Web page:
2. Braiding technique
Suffice to say, tight braiding along the delicate front hairline leads to hair loss known as traction alopecia. Along the same lines, tight braiding along the shaft of the hair keeps the hair under intense tension for the duration of the style after which during take down you will notice intense breakage and thinning.
In this case protective styling will have done you more harm than good. If you braid your own hair learn to use a light hand while braiding or if you cannot then get someone else to do the braiding for you.
Be very careful when getting your hair braided even by a professional and don’t be afraid to speak up if you think that they are braiding too tight.
3. How long?
A friend of mine told me a while ago that she’d had major breakage and matting after her last weave. When I asked her how long she’d had the weave in for, without batting a eyelid she said 5 months.
Come on now, it’s not difficult to see the problem there is it? When you keep a weave in for that long, the shed hair that is not able to fall out combined with the build up from months of sweat, natural oils* and products cause extreme matting.
The breakage you are likely to experience while detangling that mess will likely offset any growth you gained while ‘protecting’ your hair hence it will seem like your growth has stagnated.
For most people I would suggest 6-8 weeks as an absolute maximum for any braided protective style and only 6 weeks if you have very kinky* high shrinkage hair as this hair type is quite prone to matting.
When you braid your hair is every bit as important as how long you keep the braided style in for. For example, braiding immediately after relaxing your hair is a huge no no. After a relaxer your hair has lost a lot of amino acids, notably cysteine during the chemical process and until this is restored by way of a hard protein treatment, don’t even think about braiding your hair.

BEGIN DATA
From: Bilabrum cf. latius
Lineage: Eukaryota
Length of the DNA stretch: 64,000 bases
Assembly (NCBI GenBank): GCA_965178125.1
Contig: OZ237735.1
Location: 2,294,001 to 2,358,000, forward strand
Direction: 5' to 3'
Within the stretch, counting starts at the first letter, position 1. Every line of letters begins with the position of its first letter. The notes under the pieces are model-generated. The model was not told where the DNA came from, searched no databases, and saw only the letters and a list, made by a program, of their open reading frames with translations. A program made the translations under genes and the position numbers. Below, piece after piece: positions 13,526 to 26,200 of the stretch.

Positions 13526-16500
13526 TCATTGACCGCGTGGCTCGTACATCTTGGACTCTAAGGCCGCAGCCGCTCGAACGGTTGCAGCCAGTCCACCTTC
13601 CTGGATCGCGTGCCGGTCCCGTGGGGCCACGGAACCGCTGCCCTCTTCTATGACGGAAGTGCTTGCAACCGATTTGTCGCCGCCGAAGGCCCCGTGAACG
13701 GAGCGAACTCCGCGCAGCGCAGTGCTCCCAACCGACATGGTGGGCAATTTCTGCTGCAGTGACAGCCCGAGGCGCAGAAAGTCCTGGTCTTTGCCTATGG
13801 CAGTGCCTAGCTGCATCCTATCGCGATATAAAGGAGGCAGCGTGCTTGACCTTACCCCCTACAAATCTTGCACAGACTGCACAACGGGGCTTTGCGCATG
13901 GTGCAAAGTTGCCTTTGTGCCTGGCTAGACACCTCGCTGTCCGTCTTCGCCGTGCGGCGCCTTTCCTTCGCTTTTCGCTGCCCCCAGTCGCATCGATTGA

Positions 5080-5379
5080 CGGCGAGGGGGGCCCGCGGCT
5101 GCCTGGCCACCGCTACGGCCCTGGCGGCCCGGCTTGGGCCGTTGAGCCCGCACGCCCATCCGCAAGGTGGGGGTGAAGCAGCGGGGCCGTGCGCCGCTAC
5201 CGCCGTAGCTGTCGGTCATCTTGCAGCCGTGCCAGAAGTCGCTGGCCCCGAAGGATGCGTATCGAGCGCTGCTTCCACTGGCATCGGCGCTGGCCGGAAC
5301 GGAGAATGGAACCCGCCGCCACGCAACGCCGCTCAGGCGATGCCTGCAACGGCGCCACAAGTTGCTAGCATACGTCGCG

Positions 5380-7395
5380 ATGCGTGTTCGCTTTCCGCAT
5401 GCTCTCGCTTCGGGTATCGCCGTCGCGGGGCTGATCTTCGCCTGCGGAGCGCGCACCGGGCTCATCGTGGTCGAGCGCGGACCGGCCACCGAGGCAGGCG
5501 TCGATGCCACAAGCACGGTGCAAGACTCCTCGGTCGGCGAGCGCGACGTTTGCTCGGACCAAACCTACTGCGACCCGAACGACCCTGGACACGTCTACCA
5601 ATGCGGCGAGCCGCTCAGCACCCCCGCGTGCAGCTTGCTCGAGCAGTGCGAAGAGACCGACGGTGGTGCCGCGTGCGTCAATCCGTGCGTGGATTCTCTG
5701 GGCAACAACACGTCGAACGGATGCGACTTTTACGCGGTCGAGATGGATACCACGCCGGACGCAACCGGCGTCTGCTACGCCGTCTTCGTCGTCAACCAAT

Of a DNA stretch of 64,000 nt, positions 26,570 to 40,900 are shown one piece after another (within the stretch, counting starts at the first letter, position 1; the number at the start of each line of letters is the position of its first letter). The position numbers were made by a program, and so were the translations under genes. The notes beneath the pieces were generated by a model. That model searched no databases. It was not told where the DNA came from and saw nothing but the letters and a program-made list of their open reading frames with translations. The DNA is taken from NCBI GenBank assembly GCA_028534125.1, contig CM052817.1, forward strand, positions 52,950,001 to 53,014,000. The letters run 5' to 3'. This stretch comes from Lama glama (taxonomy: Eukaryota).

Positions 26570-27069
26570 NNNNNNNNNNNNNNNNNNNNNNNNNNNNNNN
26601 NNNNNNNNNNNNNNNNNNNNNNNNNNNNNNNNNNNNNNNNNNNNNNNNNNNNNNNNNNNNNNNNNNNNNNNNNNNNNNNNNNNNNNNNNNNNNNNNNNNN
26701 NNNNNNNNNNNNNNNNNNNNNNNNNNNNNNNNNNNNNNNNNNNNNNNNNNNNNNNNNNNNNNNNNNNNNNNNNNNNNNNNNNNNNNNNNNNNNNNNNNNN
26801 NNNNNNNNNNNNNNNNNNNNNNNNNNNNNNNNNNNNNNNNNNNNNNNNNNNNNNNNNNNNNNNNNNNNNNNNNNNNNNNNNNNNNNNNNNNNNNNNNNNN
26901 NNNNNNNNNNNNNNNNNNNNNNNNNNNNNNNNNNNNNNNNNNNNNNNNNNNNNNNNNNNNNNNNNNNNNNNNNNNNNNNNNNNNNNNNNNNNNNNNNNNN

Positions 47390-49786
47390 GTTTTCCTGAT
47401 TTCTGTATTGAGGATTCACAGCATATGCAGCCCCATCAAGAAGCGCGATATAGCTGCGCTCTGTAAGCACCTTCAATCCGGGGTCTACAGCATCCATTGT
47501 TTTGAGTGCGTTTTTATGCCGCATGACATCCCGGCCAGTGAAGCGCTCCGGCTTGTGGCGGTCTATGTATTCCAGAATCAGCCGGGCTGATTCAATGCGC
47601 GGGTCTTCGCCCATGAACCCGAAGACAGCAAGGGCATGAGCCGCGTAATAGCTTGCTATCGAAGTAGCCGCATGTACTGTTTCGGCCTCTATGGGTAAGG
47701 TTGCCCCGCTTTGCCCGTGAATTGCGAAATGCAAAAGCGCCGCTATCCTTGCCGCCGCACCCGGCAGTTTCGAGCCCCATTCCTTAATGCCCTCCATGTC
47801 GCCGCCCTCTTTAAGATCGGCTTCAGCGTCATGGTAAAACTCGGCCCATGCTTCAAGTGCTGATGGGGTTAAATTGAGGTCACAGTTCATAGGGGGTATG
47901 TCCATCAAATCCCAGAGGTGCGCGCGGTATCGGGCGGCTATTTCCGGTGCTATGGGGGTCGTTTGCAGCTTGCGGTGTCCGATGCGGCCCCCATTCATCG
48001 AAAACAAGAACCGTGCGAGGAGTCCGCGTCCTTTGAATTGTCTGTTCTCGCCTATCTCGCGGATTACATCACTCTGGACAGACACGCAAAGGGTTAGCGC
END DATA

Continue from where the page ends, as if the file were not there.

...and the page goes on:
Natural ladies should also make sure that their moisture-protein balance is in check before braiding. Personally I like to do a light protein deep conditioning* treatment before every braiding session. Your hair is going to go through stress during braiding and fortifying it beforehand makes perfect sense.
5. Your hair type
No I don’t mean the 4a, 4b, 3c hair typing thing. I mean the thickness of your individual strands. If you have fine hair, the minimum of manipulation is what’s needed to get your hair to grow long so you may find that braided protective styles just won’t help you retain length.
If you choose braided styles, make the braids big and relatively loose and keep them in for at least a few weeks at a time to avoid excessive installs & take downs. If you have thicker strands, your hair can withstand more manipulation without excessive breakage so you will be able to get away with shorter periods between re-styling sessions.
Braided protective styles are the best at keeping the ‘hand in hair syndrome’ at bay for a few weeks at a time and as such allows you to retain the most length. But if you are still experiencing breakage or thinning after braided protective styling, then low manipulation styles may be the best way forward.
Think high buns, braid outs & twist outs, faux bobs, ponytails or updo’s. You won’t be able to retain as much length as you can with braided styles so you may not be able to reach your own terminal length but you can still achieve wonderful length retention if you use low manipulation styling wisely in your regimen.